• 3b Lee MH. Sessler JL. Kim JS. Acc. Chem. Res. 2015; 48: 2935
    • 4a Graf TA. Yoo J. Brummett AB. Lin R. Wohlgenannt M. Quinn D. Bowden NB. Macromolecules 2012; 45: 8193
    • 4b Gyarmati B. Némethy Á. Szilágui Eur. Polym. J. 2013; 49: 1268
    • 4c Zelikin AN. Quinn JF. Caruso F. Biomacromolecules 2006; 7: 27
    • 5a Trivedi MV. Laurence JS. Siahaan TJ. Curr. Protein Pept. Sci. 2009; 10: 614
    • 5b Oka OB. V. Bulleid NJ. Biochim. Biophys. Acta, Mol. Cell Res. 2013; 1833: 2425
    • 6a Marshall CJ. Agarwal N. Kalia J. Grosskopf VA. McGrath NA. Abbott NL. Raines RT. Shusta EV. Bioconjugate Chem. 2013; 24: 1634
    • 6b van Vught R. Pieters RJ. Breukink E. Comput. Struct. Biotechnol. J. 2014; 9: e201402001
    • 7a Góngora-benitez M. Tulla-Puche J. Albericio F. Chem. Rev. 2014; 114: 901
    • 7b Brady RM. Baell JB. Norton RS. Mar. Drugs 2013; 11: 2293
    • 8a Adhikari B. De D. Maiti S. Prog. Polym. Sci. 2000; 25: 909
    • 8b Sonavane SU. Chidambaram M. Almog J. Sasson Y. Tetrahedron Lett. 2007; 48: 6048
    • 9a Iranpoor N. Firouzabadi H. Pourali AR. Tetrahedron 2002; 58: 5179
    • 9b Silveira CC. Mendes SR. Tetrahedron Lett. 2007; 48: 7469
    • 9c Akdag A. Webb T. Worley SD. Tetrahedron Lett. 2006; 47: 3509
    • 9d Olah GA. Arvanaghi M. Vankar YD. Synthesis 1979; 721
    • 9e Mckillop A. Koyuncu D. Krief A. Dumont W. Renier P. Trabelsi M. Tetrahedron Lett. 1990; 31: 5007
    • 9f Fujihara H. Mima H. Ikemori M. Furukawa N. J. Am. Chem. Soc. 1991; 113: 6337
    • 9g Kirihara M. Okubo K. Uchiyama T. Kato Y. Ochiai Y. Matsushita S. Hatano A. Kanamori K. Chem. Pharm. Bull. 2004; 52: 625
    • 9h Ali MH. McDermott M. Tetrahedron Lett. 2002; 43: 6271
    • 9i Iranpoor N. Zeynizadeh B. Synthesis 1999; 49
    • 9j Sato T. Otera J. Nozaki H. Tetrahedron Lett. 1990; 31: 3591
    • 9k Misra AK. Agnihotri G. Synth. Commun. 2004; 34: 1079
    • 9l Kirihara M. Asai Y. Ogawa S. Noguchi T. Hatano A. Hirai Y. Synthesis 2007; 3286
    • 9m Hosseinpoor F. Golchoubian H. Catal. Lett. 2006; 111: 165
    • 9n Lenardao EJ. Lara RG. Silva MS. Raquel G. Jacob RG. Perin G. Tetrahedron Lett. 2007; 48: 7668
    • 9o Firouzabadi H. Mottghinejad E. Seddighi M. Synthesis 1989; 378
  • 10 Sergio LS. Pardini VL. Viertler H. Synth. Commun. 1990; 20: 393
  • 11 Rao KR. Kumar HM. S. Bioorg. Med. Chem. Lett. 1991; 1: 507
  • 12 Meshram HM. Tetrahedron Lett. 1993; 34: 2521
    • 13a Sonavane SU. Chidambaram M. Almog J. Sasson Y. Tetrahedron Lett. 2007; 48: 6048
    • 13b Wang J.-X. Cui W. Hu Y. Synth. Commun. 1995; 25: 3573
    • 14a Abbasi M. Mohammadizadeh MR. Moosavi H. Saeedi N. Synlett 2015; 26: 1185
    • 14b Firouzabadi H. Iranpoor N. Abbasi M. Tetrahedron Lett. 2010; 51: 508
    • 15a Sinha S. Ilankumaran P. Chandrasekaran S. Tetrahedron 1999; 55: 14769
    • 15b Iranpoor N. Firouzabadi H. Khalili D. Tetrahedron Lett. 2012; 53: 6913
  • 16 Prabhu KR. Ramesha AR. Chandrasekaran S. J. Org. Chem. 1995; 60: 7142
  • 17 Devan N. Sridhar PR. Prabhu KR. Chandrasekaran S. J. Org. Chem. 2002; 67: 9417
  • 18 Sureshkumar D. Gunasundari T. Ganesh V. Chandrasekaran S. J. Org. Chem. 2006; 72: 2106
    • 19a Liu Y. Zheng H. Xu D. Xu Z. Zhang Y. Synlett 2006; 2492
    • 19b Wang L. Zhang Y. Tetrahedron 1999; 55: 10695
  • 20 Jana M. Misra AK. J. Org. Chem. 2013; 78: 2680
  • 21 Liu C.-Y. Chen H.-L. Ko C.-M. Chen C.-T. Tetrahedron 2011; 67: 872
  • 22 Adinolfi M. Capasso D. Gaetano SD. Iadonisi A. Leone L. Pastore A. Org. Biomol. Chem. 2011; 9: 6278
  • 23 Typical experimental procedure for the preparation of symmetrical dialkyl disulfides: To a solution of Na2S·9H2O (1.0 mmol) in DMF (2 mL) was added CS2 (1.0 mmol) at room temperature. The alkyl halide (1.0 mmol) was added to the dark-red reaction mixture at room temperature with vigorous stirring. The color of the reaction mixture changed from red to yellow. The reaction mixture was stirred for the appropriate time (Table 2), then poured into water and extracted with Et2O (2 × 25 mL). The combined organic layers were dried over Na2SO4, filtered and concentrated under reduced pressure. The crude product was purified over SiO2 using hexane–EtOAc (15:1) as eluant to give the pure dialkyl disulfide derivative (Table 2)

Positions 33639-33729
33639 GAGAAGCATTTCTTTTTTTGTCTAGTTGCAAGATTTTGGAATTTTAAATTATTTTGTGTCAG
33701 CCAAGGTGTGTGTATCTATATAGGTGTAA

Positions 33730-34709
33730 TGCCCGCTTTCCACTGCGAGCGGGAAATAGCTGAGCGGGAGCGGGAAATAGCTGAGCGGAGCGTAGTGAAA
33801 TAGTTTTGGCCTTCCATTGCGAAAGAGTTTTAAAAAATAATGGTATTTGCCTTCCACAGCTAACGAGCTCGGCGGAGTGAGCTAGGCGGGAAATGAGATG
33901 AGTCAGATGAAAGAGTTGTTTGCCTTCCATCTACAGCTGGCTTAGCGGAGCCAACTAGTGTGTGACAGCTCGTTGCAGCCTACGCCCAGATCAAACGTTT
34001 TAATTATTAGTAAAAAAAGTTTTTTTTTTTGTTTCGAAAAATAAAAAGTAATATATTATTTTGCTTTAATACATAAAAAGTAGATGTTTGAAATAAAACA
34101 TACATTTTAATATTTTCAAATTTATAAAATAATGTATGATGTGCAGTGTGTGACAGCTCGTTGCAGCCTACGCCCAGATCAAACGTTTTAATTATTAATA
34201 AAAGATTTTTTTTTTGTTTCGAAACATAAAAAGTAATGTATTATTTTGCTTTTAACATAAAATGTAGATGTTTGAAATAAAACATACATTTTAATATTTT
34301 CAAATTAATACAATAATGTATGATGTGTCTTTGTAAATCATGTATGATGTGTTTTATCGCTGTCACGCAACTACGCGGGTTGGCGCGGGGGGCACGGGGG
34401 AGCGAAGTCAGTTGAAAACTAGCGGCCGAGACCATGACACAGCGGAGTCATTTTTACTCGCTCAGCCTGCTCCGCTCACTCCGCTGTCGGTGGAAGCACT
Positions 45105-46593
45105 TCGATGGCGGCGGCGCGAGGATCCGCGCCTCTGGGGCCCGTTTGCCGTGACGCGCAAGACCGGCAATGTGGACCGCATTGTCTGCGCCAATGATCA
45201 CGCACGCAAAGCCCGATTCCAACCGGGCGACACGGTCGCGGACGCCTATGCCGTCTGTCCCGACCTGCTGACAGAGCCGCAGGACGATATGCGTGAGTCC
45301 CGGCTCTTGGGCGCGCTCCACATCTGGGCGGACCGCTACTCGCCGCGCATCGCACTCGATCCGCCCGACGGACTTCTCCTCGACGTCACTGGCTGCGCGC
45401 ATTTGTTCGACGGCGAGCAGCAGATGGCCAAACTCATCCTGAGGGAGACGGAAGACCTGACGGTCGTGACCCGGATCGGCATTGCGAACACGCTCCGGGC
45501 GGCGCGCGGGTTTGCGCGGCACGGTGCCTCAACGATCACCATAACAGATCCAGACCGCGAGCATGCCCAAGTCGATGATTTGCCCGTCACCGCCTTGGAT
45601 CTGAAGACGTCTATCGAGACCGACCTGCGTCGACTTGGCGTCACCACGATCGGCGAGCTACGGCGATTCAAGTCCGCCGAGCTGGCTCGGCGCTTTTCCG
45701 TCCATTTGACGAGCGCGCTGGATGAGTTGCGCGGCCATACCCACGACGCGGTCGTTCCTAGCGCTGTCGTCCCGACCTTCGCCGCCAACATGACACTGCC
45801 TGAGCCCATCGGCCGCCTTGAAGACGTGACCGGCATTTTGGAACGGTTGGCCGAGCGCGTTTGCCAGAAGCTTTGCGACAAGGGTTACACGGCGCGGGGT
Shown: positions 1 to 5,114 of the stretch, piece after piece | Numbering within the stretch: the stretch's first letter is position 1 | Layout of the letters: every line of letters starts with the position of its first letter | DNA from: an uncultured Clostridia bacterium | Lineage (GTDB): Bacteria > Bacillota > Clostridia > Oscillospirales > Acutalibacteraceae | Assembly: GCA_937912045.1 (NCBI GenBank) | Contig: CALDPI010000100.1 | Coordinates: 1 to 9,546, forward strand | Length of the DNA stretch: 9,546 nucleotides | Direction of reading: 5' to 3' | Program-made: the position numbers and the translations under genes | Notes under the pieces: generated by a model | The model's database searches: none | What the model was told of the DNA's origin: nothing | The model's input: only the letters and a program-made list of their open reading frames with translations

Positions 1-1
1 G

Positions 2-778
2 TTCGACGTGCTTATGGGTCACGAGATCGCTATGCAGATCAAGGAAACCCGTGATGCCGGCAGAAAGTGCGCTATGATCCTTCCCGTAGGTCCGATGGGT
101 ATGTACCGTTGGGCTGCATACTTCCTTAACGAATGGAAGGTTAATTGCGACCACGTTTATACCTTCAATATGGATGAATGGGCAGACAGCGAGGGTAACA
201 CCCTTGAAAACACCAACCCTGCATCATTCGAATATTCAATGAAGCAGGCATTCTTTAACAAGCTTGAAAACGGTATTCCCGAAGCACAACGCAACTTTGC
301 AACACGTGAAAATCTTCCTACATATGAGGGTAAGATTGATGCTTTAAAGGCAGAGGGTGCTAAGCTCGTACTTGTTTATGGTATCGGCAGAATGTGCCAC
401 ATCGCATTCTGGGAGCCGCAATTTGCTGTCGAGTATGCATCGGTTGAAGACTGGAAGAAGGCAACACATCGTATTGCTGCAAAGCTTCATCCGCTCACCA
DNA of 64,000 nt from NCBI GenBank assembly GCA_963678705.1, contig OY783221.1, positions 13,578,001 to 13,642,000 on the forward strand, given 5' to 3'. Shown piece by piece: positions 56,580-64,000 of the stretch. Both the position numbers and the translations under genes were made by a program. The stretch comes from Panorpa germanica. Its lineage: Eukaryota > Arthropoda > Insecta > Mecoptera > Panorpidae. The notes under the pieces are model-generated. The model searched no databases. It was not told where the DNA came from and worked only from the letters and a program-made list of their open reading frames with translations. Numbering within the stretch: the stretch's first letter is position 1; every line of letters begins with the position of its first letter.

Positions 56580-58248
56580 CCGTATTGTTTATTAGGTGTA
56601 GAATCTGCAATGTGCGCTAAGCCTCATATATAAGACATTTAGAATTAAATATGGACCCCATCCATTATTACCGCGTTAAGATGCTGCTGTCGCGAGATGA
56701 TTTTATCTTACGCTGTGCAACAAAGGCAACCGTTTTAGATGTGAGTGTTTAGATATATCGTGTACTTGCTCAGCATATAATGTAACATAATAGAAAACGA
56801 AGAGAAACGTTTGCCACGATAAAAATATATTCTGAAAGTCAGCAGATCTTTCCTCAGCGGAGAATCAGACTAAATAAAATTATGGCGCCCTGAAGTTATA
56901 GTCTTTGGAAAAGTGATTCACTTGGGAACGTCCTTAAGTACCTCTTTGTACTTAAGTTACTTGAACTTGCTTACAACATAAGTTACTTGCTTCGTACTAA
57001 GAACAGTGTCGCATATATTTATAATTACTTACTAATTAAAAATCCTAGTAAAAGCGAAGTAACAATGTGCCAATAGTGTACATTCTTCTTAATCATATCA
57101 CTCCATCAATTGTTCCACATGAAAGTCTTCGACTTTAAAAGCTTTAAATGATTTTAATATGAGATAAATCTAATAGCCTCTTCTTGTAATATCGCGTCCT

• 24 Spectroscopic data of novel products:Di[2-O-(2,3,4,6-tetra-O-acetyl-β-d-glucopyranosyl)ethyl] Disulfide (11): Yield: 733 mg (90%); Colorless oil; 1H NMR (500 MHz, CDCl3): δ = 5.18 (t, J = 7.5 Hz, 2 H), 5.08 (t, J = 9.5 Hz, 2 H), 4.97 (m, 2 H), 4.55 (d, J = 9.0 Hz, 2 H), 4.26 (dd, J = 4.5, 8.0 Hz, 2 H), 4.14–3.95 (m, 4 H), 3.89–3.60 (m, 4 H), 2.96–2.71 (m, 4 H), 2.09, 2.06, 2.02, 2.00 (4 × s, 24 H); 13C NMR (125 MHz, CDCl3): δ = 170.2 (2 C), 169.9 (2 C), 169.0 (2 C), 168.9 (2 C), 100.7 (2 C), 72.7 (2 C), 72.6 (2 C), 71.8 (2 C), 69.6 (4 C), 67.6 (2 C), 61.7 (2 C), 38.3 (2 C), 20.5 (8 C); HRMS (ESI): m/z [M+Na]+ calcd. for C32H46O20S2: 837.1922; found: 837.1916.Di[2-O-(2,3,4,6-tetra-O-acetyl-β-d-galactopyranosyl)ethyl] Disulfide (12): Yield: 700 mg (86%); Colorless oil; 1H NMR (500 MHz, CDCl3): δ = 5.39-5.31 (m, 2 H), 5.20–5.13 (m, 2 H), 5.05–4.95 (m, 2 H), 4.50 (d, J = 8.0 Hz, 2 H), 4.19–4.09 (m, 4 H), 4.05–3.89 (m, 2 H), 3.81–3.61 (m, 2 H), 2.91–2.71 (m, 4 H), 2.16, 2.07, 2.05, 1.98 (4 × s, 24 H); 13C NMR (125 MHz, CDCl3): δ = 170.1 (2 C), 170.0 (2 C), 169.9 (2 C), 169.2 (2 C), 101.4 (2 C), 70.8 (4 C), 70.7 (2 C), 68.7 (4 C), 66.9 (2 C), 61.1 (2 C), 20.7 (8 C); HRMS (ESI): m/z [M+Na]+ calcd. for C32H46O20S2: 837.1922; found: 837.1917.Di-[2-O-(2,3,4-tri-O-acetyl-α-l-rhamnopyranosyl)ethyl] Disulfide (13): Yield: 594 mg (85%); Colorless oil; 1H NMR (500 MHz, CDCl3): δ = 5.31–5.19 (m, 4 H), 5.05 (t, J = 9.5 Hz, 2 H), 4.76 (s, 2 H), 3.98–3.88 (m, 2 H), 3.85–3.69 (m, 4 H), 2.98–2.81 (m, 4 H), 2.15, 2.08, 1.98 (3 × s, 18 H), 1.22 (d, J = 6.0 Hz, 6 H); 13C NMR (125 MHz, CDCl3): δ = 169.9 (2 C), 169.8 (2 C), 169.7 (2 C), 97.5 (2 C), 70.9 (2 C), 70.6 (2 C), 69.7 (2 C), 69.0 (2 C), 66.6 (2 C), 66.3 (2 C), 38.2 (2 C), 20.8 (6 C), 17.4 (2 C); HRMS (ESI): m/z [M+Na]+ calcd. for C28H42O16S2: 721.1812; found: 721.1806

Zoom Image
Scheme 1 Synthesis of symmetrical disulfides from alkyl halides using a combination of sodium sulfide and carbon disulfide at room temperature
Zoom Image
Scheme 2 Plausible mechanism for the formation of symmetrical disulfides